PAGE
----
Oh, what a monologue Chris Rock must be cooking up for this year’s Academy Awards.
It is not a stretch to suggest that on the morning of February 29th, the topic of conversation of the 88th Academy Awards will move swiftly from the winners to questions of diversity. Almost as soon as the nominees were announced on the morning of January 14th the outcry began. No person of color received a single acting nomination from the voting academy despite fine work from Idris Elba in Beast of No Nation, Michael B. Jordan from Creed, Samuel L. Jackson for The Hateful Eight, Tamara Parrish for Chi-Raq, or from the cast of Straight Outta Compton.
Outraged celebrities like Jada Pinket Smith and Spike Lee voiced their distaste for the academy’s white-washing of African-Americans and many have said that they have no plans to attend the ceremony – not even Lee whose body of work is being honored this year.
It’s hard to conceive of why these omissions were made and it’s even harder to ignore the fact that the anger raised over the lack of diversity last year is even worse this year. It’s easy to cry foul and to pound the podium about such an issue, but instead of shaking my fist at the voters, I am choosing the look at the awards themselves in practical terms.
In following the Academy Awards every year – as I have obsessively for the past 25 years – I am faced with the inevitable fact that each academy awards season is drawn up by what is “of the moment.” That is, whatever films are being sold and promoted for each individual year. Is that an excuse for a lack of diversity? No. But it proves that often the academy has a short attention span. Many of the films nominated for the Oscar in any given year are releases that debut in the last two months of the year. Films that debuted before that time period are often seen as films that have had their moment in the sun; they’ve had their DVD release and therefore don’t need special attention from the academy. That’s the thinking, anyway.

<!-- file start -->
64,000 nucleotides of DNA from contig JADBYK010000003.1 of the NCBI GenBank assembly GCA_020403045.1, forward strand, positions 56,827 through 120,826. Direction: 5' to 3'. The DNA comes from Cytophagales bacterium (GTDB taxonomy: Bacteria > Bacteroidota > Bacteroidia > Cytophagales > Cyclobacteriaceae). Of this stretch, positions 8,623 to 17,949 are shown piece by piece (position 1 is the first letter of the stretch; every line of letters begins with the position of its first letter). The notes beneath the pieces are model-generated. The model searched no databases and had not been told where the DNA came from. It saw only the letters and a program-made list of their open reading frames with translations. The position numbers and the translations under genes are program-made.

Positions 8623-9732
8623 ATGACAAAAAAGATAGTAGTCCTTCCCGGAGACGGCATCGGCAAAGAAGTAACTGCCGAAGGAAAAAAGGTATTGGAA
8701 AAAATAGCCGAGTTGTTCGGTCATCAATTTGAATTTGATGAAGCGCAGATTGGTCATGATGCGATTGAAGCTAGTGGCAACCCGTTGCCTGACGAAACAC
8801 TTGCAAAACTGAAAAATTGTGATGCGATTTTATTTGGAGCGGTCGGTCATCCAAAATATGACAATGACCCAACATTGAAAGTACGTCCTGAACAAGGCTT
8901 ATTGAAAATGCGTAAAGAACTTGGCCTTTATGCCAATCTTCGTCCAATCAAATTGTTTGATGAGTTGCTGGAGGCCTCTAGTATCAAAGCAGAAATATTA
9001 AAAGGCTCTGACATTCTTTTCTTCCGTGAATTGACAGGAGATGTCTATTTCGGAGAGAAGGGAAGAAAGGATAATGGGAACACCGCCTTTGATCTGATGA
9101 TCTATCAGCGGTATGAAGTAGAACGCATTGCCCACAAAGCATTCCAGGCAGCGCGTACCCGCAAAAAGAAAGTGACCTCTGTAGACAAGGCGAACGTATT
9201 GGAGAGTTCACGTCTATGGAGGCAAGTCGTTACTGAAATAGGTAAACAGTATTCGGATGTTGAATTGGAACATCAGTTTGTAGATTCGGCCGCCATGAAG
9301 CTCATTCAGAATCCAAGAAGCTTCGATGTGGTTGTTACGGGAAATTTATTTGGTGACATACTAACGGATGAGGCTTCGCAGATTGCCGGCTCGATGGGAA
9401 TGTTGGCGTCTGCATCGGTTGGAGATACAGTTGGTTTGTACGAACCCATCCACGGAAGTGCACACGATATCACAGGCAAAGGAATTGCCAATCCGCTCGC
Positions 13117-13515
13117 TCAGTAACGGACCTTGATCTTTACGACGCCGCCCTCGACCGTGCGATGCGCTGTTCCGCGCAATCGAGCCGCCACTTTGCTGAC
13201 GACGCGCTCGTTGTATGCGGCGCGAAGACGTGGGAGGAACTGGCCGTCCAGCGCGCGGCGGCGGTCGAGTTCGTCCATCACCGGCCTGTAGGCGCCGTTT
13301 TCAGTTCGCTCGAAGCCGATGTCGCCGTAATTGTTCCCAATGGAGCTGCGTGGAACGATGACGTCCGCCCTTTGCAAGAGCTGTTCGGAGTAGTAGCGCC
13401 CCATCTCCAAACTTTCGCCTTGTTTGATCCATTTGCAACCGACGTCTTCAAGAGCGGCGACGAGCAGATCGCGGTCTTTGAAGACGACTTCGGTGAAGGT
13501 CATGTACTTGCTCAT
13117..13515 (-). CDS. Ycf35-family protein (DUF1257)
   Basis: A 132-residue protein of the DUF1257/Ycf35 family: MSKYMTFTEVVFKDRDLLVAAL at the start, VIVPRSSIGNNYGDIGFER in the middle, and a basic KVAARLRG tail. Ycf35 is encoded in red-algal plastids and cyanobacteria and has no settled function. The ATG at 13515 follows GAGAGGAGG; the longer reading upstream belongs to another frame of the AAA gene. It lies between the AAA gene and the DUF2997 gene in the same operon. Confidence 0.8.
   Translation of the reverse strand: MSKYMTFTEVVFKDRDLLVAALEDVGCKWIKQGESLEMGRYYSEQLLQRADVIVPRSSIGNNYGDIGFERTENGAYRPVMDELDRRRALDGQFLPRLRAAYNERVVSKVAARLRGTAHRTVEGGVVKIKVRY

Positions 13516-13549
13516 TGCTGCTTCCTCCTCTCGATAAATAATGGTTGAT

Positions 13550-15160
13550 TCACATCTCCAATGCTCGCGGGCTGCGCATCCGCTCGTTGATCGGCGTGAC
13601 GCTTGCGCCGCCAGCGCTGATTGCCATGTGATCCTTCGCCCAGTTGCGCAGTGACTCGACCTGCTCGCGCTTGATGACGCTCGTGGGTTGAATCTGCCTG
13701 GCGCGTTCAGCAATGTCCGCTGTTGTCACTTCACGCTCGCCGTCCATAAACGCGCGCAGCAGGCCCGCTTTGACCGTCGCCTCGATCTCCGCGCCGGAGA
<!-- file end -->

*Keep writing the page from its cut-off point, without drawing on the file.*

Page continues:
What does that say for their choices? Well, it says that the academy is prone to vote for whatever is hot at the moment. Take The Revenant for example, this year’s front-runner this year for Best Picture, a film that was new to theaters; it had Leonardo DiCaprio, a hot young lead who is the front-runner for Best Actor, and it was directed by Alejandro González Iñárritu, a Mexican director who won Oscars last year for writing, directing and producing the Best Picture winner, Birdman.
Yet, would the same have been true if late December saw the release of, say, Straight Outta Compton? F. Gary Gary’s brilliant examination of how the formation of the rap group NWA led to the revolution in hip hop culture was widely praised by critics (including yours truly) and was a box office hit, but could it have found a place among the Best Picture nominees? My guess is no. But that’s only because Straight Outta Compton was based on subject matter that the academy voters – who are traditionally older – don’t really care about. Is that fair? Of course not, but what can be done about it?
Earlier this week Academy President Cheryl Boone Isaacs, the first African-American woman to hold that position (and the third woman), instituted a statement that changes were ahead for the academy that would mean more diversity in the future. “The Academy is going to lead and not wait for the industry to catch up,” she said, “These new measures regarding governance and voting will have an immediate impact and begin the process of significantly changing our membership composition.”
Basically what all that means is that the academy will try and open its doors to more diverse inclusion of minorities and woman among its membership. After this year’s academy awards, each new member’s voting status will last 10 years, and will only be renewed if that member has been active in the motion picture industry during the past decade. In addition, members will keep their lifetime membership if they have received an Academy Award or a nomination.